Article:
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Chevy Dealers Say 'NO!' To The Volt

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On: Fri, Jan 27, 2012 at 9:59AM | By: Chris Weiss

Chevy Dealers Say 'NO!' To The Volt

The Chevy Volt may not have been the biggest product flop of 2011, but it wasn't exactly a runaway success either. GM fell about 2,400 units short of its original 10,000 goal, and the Volt was the subject of some seriously bad publicity in the form of a battery fire and NHTSA investigation. As Chevy moves on to year 2 of the Volt, it has a new problem on its hands: Its own network of dealers don't want to stock it.

According to Automotive News, GM is having trouble distributing Volts to dealers around the country. A GM spokesperson blamed the down orders on the ongoing NHTSA investigation, but some of the admissions from dealers indicate a deeper problem.

Brett Hedrick, a California dealer, turned down six Volts in December. He told Auto News: "Thinking we need six more Volts is just crazy. We've never sold more than two in a month."

Even before the NHTSA investigation, the Volt was slow to sell. An August report published by the National Legal and Policy Center indicated that despite GM statements of being nearly sold out of Volt models, local dealers had several models sitting in their inventories.

It may offer the best compromise of green driving and range, but the Chevy Volt has suffered from several negatives. Its $40,000 price tag is well above both fully electric cars like the Nissan Leaf and comparable gasoline models. Americans may like the idea of a series hybrid, but many simply cannot justify spending that much of an up-front premium on the Volt.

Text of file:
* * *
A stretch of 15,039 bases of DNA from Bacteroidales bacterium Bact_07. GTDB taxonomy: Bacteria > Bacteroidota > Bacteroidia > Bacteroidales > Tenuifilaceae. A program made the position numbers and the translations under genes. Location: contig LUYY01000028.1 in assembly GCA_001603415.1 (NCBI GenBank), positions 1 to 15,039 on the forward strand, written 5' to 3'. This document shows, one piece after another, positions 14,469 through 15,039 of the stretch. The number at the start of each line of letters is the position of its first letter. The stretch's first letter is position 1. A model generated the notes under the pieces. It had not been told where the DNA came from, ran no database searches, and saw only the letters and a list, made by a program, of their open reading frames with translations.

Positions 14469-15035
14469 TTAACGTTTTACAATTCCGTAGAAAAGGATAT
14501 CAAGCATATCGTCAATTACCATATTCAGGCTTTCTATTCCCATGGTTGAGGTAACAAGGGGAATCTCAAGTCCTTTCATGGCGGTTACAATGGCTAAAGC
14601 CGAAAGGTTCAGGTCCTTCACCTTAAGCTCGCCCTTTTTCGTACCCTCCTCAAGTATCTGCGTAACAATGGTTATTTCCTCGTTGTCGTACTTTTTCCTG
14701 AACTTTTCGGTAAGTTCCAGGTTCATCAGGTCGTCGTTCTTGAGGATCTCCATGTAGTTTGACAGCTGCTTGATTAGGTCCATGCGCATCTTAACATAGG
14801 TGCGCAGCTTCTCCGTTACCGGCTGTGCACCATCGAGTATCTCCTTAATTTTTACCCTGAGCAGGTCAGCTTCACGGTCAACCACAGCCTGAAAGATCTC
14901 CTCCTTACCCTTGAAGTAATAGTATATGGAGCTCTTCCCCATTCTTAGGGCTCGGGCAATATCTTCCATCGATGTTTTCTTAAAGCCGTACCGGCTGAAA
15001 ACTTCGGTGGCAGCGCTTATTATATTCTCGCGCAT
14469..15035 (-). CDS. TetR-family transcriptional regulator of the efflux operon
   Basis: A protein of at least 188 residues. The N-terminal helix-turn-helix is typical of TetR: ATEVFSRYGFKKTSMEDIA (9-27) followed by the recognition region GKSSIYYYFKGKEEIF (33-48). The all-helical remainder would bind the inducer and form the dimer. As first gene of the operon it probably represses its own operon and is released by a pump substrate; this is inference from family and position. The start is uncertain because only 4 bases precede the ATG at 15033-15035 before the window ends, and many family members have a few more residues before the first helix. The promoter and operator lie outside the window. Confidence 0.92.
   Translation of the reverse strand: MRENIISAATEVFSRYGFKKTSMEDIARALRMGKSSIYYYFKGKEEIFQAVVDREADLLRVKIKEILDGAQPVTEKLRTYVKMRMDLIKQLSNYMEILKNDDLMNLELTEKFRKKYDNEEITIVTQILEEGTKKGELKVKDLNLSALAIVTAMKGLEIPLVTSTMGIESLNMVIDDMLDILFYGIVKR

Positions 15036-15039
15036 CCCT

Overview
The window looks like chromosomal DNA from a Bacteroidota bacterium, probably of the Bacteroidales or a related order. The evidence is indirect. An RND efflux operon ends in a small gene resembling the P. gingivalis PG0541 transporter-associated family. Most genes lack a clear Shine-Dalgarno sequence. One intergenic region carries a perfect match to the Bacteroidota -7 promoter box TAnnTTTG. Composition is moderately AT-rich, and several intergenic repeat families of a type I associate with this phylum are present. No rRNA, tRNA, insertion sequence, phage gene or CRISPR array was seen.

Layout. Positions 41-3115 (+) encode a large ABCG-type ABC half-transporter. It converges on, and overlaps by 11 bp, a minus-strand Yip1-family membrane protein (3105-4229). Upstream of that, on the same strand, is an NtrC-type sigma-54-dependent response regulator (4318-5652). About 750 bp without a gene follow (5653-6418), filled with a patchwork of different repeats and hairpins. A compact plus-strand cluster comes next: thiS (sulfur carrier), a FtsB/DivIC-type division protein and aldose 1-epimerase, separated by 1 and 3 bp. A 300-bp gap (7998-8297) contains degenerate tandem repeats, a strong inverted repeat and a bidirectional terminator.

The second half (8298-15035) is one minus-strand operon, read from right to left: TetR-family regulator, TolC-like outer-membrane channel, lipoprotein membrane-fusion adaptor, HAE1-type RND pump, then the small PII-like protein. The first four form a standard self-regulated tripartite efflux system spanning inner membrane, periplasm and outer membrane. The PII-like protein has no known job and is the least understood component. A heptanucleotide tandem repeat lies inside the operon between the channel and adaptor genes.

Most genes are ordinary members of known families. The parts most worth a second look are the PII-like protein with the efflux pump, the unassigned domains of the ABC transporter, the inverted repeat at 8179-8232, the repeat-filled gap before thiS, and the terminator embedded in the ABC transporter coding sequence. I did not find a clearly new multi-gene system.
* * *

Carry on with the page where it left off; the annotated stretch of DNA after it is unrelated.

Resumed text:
Though Chevy issued a fix for the battery problem and the NHTSA supported the fix and closed its investigation, the issue created lasting publicity problems for the Volt - and possibly electric cars in general - that may hamper sales for the near future. GM has backed far off an original production goal of 60,000 Volts and now says simply that it will build as many as customers want. So far, that doesn't look like it will exceed last year's 7,671 by all that many.

GM is still banking on series hybrid technology, though. It's developing a Cadillac ELR model based on the hybrid powertrain underpinning the Volt. The automaker is currently losing money on every Volt sold and hopes to use the second model to move toward profitability.

Of course, it will need to actually sell them first.



Sami18 | 2:18PM (Fri, Jan 27, 2012)

Its crazy to hear this but alot of people that i know aren't happy with the volt's price tag and the fire problems it had but i think over the years people will come around. Automakers are always looking for new technology and upgrades so i dont think this will be a issue for long.


Stephy21 | 3:03PM (Fri, Jan 27, 2012)

I have never seen this happen to any automaker in a long time. This could be a big down fall for GM.

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